02-03-2011 07:30 PM
Hi, I'm looking for some input on what the going rate(s) are for listing your home for sale. Is it 4, 4.5 or 5 percent? Which firms can I expect the various rates with and what are some ways to successfully negotiate?
We're on the north shore of Boston so the usual cast of characters prevails, Cent21/remax/caldwell and a few smaller ones.
02-05-2011 12:49 PM - edited 02-05-2011 12:50 PM
In my experience, 4-6%. A lot of agents I have met will not show (or dance around showing) houses that do not offer at least 2.5% commission to the agent. I'm not supporting this, just reporting it . . . so at least 2.5% offered to the buyer's agent, and the remainder to the list agent. (I work on the north shore as a loan officer, so I meet a lot of agents, good and bad and in between, in that area).
Defining "full service" and what you'll actually get for it is a much more difficult task . . . sometimes worth twice what you pay, sometimes half or less, haha. Choose carefully and define your expectations from the get go, no matter what real estate agent model you end up preferring.
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02-05-2011 08:49 PM
Are you going to let your selling agent represent you to buy a new property? You can definitely negotiate a great deal that way.
Not knowing more, but guessing that your property is probably the standard 400-600K property, I'd do 4% with 2% for buyer agent, negotiable, depending on your property's value. No buyer cares whether the property is 2% or 2.5%, and they are all armed with information from the internet now. They choose their house. The buying agent has less monopoly power, and can't dictate what house to show or not show just because he's getting 2% instead of 2.5%.
Be an informed seller and don't fall for traps.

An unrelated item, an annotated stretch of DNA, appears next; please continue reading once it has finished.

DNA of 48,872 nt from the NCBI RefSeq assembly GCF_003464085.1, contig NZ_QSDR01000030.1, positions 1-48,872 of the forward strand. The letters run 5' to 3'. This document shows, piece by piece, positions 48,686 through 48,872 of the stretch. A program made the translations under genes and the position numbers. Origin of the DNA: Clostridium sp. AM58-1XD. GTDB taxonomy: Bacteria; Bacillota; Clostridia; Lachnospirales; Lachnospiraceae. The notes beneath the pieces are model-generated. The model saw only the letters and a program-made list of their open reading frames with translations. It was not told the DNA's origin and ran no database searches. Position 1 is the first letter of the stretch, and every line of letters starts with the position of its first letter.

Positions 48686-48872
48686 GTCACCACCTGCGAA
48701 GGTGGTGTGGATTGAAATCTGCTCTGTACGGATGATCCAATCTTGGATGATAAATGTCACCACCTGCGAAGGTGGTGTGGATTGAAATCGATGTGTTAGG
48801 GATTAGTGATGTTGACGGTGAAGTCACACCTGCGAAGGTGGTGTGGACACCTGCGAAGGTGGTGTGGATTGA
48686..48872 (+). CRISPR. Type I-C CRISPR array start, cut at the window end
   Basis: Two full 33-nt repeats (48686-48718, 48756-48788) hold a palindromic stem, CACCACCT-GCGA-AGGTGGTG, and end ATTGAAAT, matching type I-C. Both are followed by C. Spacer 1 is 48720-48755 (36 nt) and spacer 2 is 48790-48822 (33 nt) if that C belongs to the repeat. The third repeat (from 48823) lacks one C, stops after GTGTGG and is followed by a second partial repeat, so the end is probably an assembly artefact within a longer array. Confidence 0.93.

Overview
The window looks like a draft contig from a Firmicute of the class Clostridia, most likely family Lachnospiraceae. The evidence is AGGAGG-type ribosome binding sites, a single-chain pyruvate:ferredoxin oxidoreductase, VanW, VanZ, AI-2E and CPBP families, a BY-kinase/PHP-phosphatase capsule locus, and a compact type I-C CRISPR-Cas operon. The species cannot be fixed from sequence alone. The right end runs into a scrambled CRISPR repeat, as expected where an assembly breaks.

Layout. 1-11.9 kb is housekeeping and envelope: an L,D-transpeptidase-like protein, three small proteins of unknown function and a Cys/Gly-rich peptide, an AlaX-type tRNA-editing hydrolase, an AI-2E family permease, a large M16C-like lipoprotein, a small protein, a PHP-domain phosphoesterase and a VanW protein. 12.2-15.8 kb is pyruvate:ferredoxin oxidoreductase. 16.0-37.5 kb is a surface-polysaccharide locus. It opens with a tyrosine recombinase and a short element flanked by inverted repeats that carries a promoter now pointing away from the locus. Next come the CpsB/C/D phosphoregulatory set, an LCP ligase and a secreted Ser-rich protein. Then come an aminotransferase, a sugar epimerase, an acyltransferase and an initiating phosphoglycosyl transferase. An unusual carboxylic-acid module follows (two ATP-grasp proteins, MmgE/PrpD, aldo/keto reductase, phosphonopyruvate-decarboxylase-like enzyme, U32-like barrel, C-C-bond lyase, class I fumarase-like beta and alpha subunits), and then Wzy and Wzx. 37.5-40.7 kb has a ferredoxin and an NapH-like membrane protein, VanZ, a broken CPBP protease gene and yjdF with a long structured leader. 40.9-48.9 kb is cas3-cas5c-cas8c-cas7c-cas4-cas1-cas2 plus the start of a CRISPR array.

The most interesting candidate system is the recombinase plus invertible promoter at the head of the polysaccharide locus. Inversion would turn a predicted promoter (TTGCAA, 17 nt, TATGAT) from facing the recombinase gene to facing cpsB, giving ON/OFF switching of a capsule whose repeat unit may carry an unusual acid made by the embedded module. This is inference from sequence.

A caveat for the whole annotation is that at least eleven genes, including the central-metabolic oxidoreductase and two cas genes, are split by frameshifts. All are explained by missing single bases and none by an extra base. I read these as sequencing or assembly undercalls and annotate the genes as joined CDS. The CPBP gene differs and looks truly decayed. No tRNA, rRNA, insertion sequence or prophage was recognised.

02-07-2011 04:38 PM
Full service brokerage (except for Redfin) will charge between 4-6%. On the North Shore I have seen differentials where the Listing agent takes 2.5 or 3 and they offer the selling agent less. Its best to offer 2.5% to the Buyer's agents just to be sure they won't talk your property down. Redfin gives the same full brokerage services for 1.5% but with a minumum of $6000 for the listing. What you give the buyer's broker is up to you.
02-13-2011 01:25 PM
If you shop around you can get a full service Realtor (with Coldwell Banker Re/Max etc.) to sell a typical house for 4-4.5% while giving 2.5% to buyers agents. Many agent will say "we'll sell your house for 4%" but they are only giving 2% to buyers agent. It is correct that buyers agent will try and avoid showing houses that only offer 2%.
Just shop around. You can find someone who will do it for 4%--but make sure they offer 2.5% to buyer agents!
04-13-2011 08:39 AM
Disclosure: I am a MA licensed real estate broker
Guys/gals, here is my experience and opinion on commission rates, buyer agent motivation, and such.
Unethical, greedy, and unprofessional real estate buyer agents may not want to show a property below 2.5%, but please do not accept this as standard practice among buyer agents. If you are worried about not attracting buyers and their agents due to the compensation being offered, then compromise at 2.25%. However, I would also add that real estate commissions vary by town/city. In a town such as Stoneham, MA, you may see 4-5% as the range for a total commission and many buyer agent commissions will be at/around 2% in that town. However, if you go to Winchester or a more upscale town (no offense intended toward Stoneham here), then the market is going to be mostly 5% for real estate commissions and buyer agents will be offered half of this amount, or 2.5% most of the time in Winchester. Find out from a local Realtor what the range for commissions is for the town you are selling in.
Btw, I seldom, if ever, see a 6% total commission unless it is a distressed property or property that may be difficult to sell. An example of distressed would be: short sale, foreclosure/bank owned, or a totally run down property that needs a contractor's touch.
Good idea: Package deal for using same Realtor for your Sale and Purchase .. however, and of course, make sure you like and trust the person. I've done package deal business like this before. It makes sense and is productive. Also, it saves you some money and that is important.
05-04-2011 10:12 AM
In this market, agents should be happy to make a 2% commission versus none at all. With the commission savings, you can price your home more competitively, thus enhancing the chance of a sale.
I have seen where agents swamped in with offers for a 1% commission. Any commission is better than none at all. If the home is marketable (i.e., decent house, not over-priced), the % commission is negotiable.